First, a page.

Princeton has held the degrees of at least two seniors who were involved in a pro-Palestine walkout held during an annual event last week, according to the college’s student newspaper, The Daily Princetonian.

At the annual alumni address on May 25, about 25 students raised their hands, which were covered in red paint, dropped two banners and placed speakers under seats at the front of the auditorium, according to the Daily Princetonian. The demonstration lasted for six minutes, after which the group staged a walkout and continued protesting outside of the auditorium.

“The University continues to enforce viewpoint-neutral time, place, and manner rules during end-of-year events. A wide range of protest activity is permitted, including walking out of an event. Significantly disrupting University operations and events is not permitted,” Jennifer Morrill, director of media relations at Princeton University, told HuffPost.

In a post on social media on May 27, the student group Princeton Israeli Apartheid Divest claimed that the students “were not given any disciplinary warnings” throughout the protest.

One of the seniors whose degree is being held told HuffPost that he and the other student had walked out of the event after seeing the protest happen, but did not participate in the demonstration itself. (The student requested anonymity out of fear of retribution from the university.)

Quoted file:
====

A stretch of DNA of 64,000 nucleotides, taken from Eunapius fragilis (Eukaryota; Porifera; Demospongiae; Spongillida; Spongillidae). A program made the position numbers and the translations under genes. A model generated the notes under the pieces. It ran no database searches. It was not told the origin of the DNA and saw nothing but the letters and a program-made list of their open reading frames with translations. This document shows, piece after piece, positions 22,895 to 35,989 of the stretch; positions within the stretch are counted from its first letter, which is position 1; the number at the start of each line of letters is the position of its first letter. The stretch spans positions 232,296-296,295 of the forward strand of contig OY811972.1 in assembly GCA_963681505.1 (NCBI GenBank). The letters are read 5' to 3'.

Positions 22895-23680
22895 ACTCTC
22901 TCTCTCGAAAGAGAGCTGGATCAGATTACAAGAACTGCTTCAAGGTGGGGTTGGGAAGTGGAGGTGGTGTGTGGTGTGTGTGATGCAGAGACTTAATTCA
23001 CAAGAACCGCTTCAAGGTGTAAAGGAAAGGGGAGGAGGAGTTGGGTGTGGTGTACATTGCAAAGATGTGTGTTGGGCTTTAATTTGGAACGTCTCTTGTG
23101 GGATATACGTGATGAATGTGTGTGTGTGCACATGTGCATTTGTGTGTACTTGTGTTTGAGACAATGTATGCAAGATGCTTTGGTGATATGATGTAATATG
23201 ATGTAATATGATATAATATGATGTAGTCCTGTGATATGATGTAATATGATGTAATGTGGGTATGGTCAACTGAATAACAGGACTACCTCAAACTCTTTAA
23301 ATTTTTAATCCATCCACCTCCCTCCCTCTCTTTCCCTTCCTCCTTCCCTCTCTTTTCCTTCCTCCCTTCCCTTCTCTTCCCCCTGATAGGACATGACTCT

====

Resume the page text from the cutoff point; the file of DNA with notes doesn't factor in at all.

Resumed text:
“We left because we were uncomfortable and thought they cut the event short given the protest. But even if we were protesting, given the University spokesperson’s comment, we did nothing wrong,” he said, noting how students in 2015 led a walkout during the president’s speech and faced no investigations or disciplinary action.

“Even at commencement, people turned their back on him and walked out — also no punishment. To my knowledge, this is the first time that anyone is facing any punishment for walking out of a University event of any kind.”

The student said he believes that he and the other senior were targeted by the school because of their previous efforts to de-escalate tensions on campus and hold the school accountable, especially amid the pro-Palestine demonstrations.